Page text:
Give them limits — either a specific number of items or the capacity of a bin or basket.
For example, line up all the matchbox cars and have them choose their favorite 25 cars.
Let the rest go.
Tell your child that his or her generosity will brighten another child’s day. Pass the toys to a little cousin or a donate them to your child’s preschool.
When new toys come in, as they inevitably will, stick to the guidelines you set.
If five new matchbox cars come in, five old ones need to go. OR keep the old favorites and re-gift the brand-new package of cars next Christmas.
If someone gets a new toy and it won’t fit in the bin, tough choices will need to be made. But limits are helpful and are teaching children valuable skills.
Stick with it.
Helping Kids Purge Toys
- Make room for new toys. (Santa can’t bring anything if there’s no room in the playroom. Try the Santa Sack Purge Method.)
- Send items to Grandma & Grandpa’s to play with (this can be permanent or Grandma and Grandpa can make them disappear).
- Put toys you’re unsure of in a box and tuck it away. If kids ask about those missing toys, you can pull them back out. If they don’t, you can confidently let them go.
- Sending items to school. (“Mrs. Martin was just telling me your class doesn’t have enough babies. Wouldn’t you love to share this one with friends at school?”)
- Pass items on to specific younger cousins/friends — name names and tell your child how much that child will appreciate this and how you know. (Your little cousin Max loves fire fighters. I bet he’d love this dress up set that’s getting too small for you).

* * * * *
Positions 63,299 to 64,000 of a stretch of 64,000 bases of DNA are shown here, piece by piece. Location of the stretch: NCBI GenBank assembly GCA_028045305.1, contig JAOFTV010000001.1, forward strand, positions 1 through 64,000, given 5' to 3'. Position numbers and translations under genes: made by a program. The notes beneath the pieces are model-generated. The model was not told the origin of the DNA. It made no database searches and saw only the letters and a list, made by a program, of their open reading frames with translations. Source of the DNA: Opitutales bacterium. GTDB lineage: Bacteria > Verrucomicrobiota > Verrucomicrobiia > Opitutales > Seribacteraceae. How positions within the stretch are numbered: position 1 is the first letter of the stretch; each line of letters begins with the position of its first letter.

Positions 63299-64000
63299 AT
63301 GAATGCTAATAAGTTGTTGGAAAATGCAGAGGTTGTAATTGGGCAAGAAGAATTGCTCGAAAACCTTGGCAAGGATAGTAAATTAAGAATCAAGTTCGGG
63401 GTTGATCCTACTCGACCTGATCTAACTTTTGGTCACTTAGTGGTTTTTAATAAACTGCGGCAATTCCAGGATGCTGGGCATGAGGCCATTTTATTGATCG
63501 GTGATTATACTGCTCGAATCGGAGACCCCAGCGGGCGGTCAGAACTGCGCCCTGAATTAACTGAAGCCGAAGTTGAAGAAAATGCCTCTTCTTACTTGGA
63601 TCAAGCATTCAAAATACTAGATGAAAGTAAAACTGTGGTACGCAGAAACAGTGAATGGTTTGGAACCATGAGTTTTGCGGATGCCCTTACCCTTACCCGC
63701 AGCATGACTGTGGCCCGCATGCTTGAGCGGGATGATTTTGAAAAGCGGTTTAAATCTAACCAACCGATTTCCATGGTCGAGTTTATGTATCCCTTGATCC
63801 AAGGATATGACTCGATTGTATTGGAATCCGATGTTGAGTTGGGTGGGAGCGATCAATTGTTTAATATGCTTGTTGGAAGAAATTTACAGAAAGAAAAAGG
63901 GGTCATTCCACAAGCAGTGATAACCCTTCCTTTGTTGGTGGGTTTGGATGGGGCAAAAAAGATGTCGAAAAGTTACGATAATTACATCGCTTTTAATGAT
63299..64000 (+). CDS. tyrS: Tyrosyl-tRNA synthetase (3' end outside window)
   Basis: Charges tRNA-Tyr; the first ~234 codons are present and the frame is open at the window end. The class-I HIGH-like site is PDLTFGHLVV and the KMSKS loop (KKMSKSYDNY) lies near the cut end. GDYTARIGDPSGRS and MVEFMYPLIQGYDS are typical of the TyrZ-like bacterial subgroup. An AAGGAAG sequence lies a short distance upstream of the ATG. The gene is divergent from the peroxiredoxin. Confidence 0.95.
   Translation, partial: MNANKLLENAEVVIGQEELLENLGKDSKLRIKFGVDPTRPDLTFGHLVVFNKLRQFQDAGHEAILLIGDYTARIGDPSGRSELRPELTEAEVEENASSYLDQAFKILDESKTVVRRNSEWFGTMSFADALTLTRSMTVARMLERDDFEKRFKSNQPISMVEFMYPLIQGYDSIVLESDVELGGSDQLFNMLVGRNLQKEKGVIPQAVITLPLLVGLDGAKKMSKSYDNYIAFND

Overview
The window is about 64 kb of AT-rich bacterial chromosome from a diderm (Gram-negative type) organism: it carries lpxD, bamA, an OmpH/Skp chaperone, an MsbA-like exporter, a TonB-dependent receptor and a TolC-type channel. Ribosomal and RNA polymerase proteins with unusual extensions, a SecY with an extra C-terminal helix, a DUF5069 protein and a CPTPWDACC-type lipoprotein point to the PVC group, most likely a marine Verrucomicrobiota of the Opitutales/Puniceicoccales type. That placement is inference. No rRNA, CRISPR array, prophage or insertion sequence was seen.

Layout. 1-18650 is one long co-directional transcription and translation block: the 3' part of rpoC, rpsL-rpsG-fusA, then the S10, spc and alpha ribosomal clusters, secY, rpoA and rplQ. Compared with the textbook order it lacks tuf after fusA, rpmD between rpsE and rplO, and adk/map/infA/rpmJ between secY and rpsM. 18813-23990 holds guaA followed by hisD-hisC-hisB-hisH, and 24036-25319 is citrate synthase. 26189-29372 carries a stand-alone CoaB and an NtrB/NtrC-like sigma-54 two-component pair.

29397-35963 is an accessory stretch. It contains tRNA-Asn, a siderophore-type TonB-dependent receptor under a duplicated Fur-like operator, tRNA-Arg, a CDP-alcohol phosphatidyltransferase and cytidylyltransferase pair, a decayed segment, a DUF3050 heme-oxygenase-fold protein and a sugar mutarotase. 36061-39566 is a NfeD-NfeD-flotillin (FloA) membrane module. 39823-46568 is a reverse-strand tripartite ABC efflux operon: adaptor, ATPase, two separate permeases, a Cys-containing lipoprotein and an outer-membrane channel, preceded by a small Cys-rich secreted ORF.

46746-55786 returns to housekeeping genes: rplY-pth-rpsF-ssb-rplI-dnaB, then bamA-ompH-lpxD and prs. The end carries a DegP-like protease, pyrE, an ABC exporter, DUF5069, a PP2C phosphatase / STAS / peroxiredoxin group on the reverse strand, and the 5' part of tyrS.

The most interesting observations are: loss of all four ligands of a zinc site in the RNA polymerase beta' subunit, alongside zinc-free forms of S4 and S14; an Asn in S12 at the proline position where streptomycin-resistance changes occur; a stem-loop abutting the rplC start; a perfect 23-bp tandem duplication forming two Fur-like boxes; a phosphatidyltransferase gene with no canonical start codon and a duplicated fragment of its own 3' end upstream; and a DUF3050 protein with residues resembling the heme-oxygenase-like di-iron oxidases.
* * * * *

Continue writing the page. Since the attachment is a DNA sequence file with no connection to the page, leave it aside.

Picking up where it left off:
Step 5: Contain
Now that you’ve drastically reduced the number of toys in your home, it’s time to shelve or contain them. Larger items, books, and colorful items that “pop” are fun to leave out as part of your decor.
Everything else can be contained in a bin or basket — especially toys with small pieces.
If you still have more toys than you’d like out, consider setting up a Toy Rotation system.
Your Toy Purge
You’ll likely need hours or an entire day to a toy purge, especially if you have little ones that need attention and food. But, I promise, if you stick with it and only keep the toys your kids love and will benefit from, your home will be less chaotic and easier to clean.
Does your home need a toy purge? Leave a comment below and let me know how you do or what your biggest challenge is.